Even before Greenspan’s infamous admission, a “confidential” Fed document dated April 5, 1961, available in the Federal Reserve Bank of St. Louis’ archives, revealed the central bank’s hand in the metals market. “Monetary authorities in the United States … have maintained the stability (and primacy) of the dollar in the international currency structure by standing ready to buy gold from, and sell it to, foreign monetary authorities who either need or acquire dollars for exchange purposes,” reads the paper, entitled “U.S. Foreign Exchange Operations: Needs and Methods.” The minutes from Fed “Open Market Committee” meetings showed the central bankers jubilantly admitting that even mentioning a possible gold sale would drive the price down.
The manipulation process today works something like this: When gold goes up in value relative to Federal Reserve Notes (what Americans today call “dollars”) and other fiat currencies, the central bank “leases” out some of its holdings to other institutions at a relatively low interest rate. These firms then sell the borrowed gold, driving down the price of the metal relative to fiat money. The companies then invest the cash into other assets with a higher rate of return, allowing the Fed to keep gold prices down while providing banks with an opportunity to earn more money.
The scheme involves a number of other players too. “It’s not only bullion banks like Goldman Sachs and JP Morgan Chase and HSBC, but also — we call it a gold cartel — it’s also the Fed, the Treasury, the U.S. government, and the [central] Bank of England,” Murphy explained, adding that some of the conspirators had likely broken laws and probably belonged in jail. The suspicions have also been recently confirmed by whistleblowers within the system.
But despite the deliberate suppression of gold and precious-metals prices, their value continues to rise as the Fed adds trillions of new dollars to the money supply. “Gold measures the value of currencies. And right now gold is telling us, in spite of the fact that the gold price is rigged by central banks and various entities, gold is telling us that the dollar is in danger — great danger,” explained Fed foe Representative Ron Paul during a recent interview with CNBC. “We’re in worse shape than we were in the 70s, and it was rather chaotic then. So we’re moving into a very dangerous era according to what the gold price is telling us.”
The manipulative system remains intact. But there are signs that some minimal government action is finally being taken regarding manipulation of metals and commodities markets. The CFTC recently slapped multi-million-dollar fines on Morgan Stanley and a large hedge fund for just such activities. Various news reports also claim the Department of Justice’s anti-trust division is investigating alleged silver price manipulation by JP Morgan Chase.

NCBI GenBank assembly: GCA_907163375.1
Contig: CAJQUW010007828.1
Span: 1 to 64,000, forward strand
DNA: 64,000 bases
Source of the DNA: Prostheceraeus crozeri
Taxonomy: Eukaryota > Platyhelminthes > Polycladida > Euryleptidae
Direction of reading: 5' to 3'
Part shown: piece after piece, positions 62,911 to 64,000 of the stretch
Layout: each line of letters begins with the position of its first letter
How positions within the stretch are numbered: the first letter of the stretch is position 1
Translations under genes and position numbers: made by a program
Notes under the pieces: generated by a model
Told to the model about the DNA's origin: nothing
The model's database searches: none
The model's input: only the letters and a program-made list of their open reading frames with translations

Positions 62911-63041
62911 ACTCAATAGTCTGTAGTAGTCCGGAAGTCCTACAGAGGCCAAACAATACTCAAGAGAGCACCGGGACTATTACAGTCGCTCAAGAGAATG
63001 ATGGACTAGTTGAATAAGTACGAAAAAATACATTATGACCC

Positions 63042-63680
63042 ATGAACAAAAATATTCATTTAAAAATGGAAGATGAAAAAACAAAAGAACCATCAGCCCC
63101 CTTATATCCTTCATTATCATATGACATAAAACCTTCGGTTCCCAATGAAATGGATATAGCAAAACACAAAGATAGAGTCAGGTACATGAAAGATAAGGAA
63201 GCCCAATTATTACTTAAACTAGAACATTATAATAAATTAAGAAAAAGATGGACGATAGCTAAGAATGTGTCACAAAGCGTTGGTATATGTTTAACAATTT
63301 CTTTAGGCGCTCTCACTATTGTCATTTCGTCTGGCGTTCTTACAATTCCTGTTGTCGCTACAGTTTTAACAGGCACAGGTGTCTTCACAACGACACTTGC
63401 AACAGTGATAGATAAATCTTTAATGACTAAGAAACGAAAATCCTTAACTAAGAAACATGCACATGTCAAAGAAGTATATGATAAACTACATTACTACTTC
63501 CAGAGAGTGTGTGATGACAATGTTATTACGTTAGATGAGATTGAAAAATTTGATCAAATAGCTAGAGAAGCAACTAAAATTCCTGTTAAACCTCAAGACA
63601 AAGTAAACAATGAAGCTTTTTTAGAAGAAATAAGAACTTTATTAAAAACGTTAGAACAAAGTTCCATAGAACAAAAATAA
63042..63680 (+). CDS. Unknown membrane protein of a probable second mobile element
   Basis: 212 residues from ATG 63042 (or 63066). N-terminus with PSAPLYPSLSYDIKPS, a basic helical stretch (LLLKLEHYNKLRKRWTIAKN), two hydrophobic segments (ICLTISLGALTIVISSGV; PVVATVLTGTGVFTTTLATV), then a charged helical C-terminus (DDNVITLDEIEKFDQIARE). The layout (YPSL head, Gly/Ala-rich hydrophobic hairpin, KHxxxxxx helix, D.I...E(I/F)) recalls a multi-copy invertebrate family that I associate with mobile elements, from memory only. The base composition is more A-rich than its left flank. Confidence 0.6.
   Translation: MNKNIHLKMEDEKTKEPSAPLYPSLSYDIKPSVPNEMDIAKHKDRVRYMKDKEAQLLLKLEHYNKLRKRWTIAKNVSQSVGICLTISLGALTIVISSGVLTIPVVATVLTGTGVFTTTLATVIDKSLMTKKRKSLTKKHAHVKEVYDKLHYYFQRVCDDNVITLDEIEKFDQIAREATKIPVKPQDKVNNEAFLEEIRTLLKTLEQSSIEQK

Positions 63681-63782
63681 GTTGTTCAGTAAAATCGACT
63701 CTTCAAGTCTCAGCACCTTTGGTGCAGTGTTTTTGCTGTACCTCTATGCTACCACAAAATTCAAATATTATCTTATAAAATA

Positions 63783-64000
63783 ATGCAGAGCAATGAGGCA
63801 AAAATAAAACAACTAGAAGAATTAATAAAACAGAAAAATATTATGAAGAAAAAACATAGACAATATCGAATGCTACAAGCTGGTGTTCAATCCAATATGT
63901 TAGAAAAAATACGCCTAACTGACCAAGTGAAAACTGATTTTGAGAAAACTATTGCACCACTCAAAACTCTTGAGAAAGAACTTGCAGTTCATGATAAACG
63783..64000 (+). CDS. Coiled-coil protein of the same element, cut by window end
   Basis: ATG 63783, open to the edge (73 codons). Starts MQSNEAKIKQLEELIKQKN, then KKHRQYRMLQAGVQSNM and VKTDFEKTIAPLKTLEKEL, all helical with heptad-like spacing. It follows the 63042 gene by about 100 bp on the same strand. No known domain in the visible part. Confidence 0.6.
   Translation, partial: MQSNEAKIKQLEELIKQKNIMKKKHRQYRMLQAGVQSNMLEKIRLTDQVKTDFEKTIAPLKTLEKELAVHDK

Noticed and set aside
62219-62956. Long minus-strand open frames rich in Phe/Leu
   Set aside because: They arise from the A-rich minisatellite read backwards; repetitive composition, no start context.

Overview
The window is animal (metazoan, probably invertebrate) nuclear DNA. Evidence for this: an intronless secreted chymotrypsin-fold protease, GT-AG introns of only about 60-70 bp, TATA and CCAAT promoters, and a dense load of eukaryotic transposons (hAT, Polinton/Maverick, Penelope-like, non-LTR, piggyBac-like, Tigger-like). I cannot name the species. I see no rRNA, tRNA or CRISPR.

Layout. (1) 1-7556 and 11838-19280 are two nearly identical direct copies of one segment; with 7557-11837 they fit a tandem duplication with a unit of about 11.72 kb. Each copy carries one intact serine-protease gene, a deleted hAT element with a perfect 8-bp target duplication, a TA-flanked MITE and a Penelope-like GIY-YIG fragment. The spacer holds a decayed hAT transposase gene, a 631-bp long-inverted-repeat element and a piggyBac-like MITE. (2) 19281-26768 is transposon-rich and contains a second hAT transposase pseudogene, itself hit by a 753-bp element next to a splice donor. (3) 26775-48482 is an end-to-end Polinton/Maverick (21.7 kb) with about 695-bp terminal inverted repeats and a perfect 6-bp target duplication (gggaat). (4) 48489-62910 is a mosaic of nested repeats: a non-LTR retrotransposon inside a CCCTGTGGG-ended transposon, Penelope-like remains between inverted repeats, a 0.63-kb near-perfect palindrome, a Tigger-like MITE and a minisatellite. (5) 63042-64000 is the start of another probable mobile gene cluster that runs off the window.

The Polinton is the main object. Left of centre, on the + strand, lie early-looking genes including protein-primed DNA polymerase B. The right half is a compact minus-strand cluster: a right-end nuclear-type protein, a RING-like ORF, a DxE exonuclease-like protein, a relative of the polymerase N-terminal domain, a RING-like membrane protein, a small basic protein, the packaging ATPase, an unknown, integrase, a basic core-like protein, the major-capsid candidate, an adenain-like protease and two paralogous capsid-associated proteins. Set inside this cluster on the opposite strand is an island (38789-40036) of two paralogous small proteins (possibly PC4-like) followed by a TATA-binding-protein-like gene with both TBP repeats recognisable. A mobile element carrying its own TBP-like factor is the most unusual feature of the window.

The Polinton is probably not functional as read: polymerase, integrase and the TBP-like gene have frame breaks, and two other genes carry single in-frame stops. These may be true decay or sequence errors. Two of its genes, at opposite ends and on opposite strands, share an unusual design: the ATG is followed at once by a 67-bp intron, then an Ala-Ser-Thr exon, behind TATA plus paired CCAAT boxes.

Sadly, whatever is going on in the precious-metals market pales in comparison to the Fed’s manipulation of literally the entire world economy via the creation and control of money and credit.
Manipulation of the Market for Money
Being a central bank, the Fed has taken upon itself the job of supplying the dollars that we use to make transactions. To supply our currency, the Fed either prints it, or it simply adds funds to America’s ledgers by making an electronic adjustment to its books. To spread this currency throughout society, the Fed loans this “cash” to government or big banks for a very low interest rate, and the banks, in turn, loan it to other banks, which expand the supply even more and loan it to consumers.
The Fed can artificially boost segments of the economy, such as housing, for a period of time (even many years) by creating lots of money and flooding the market with it by offering it at very low interest rates — prompting lots of people to take out low-interest loans to build houses (and causing a market bubble). In a free market, on the other hand, the price of money would be determined by the amount of savings (supply) and the amount of currency sought by borrowers (demand). Interest rates would be set where the supply and demand curves meet, with the relative risk of a loan raising or lowering the interest rate demanded by a bank — higher risk earns banks higher rates. But instead, a shadowy, unelected cabal at the Fed arbitrarily sets interest rate “targets” and creates or destroys money to achieve its aims. The problems that result from this central economic planning cannot be overstated and include malinvestment, inflation, destruction and redistribution of wealth (from the poor and middle class to the super rich), and much more.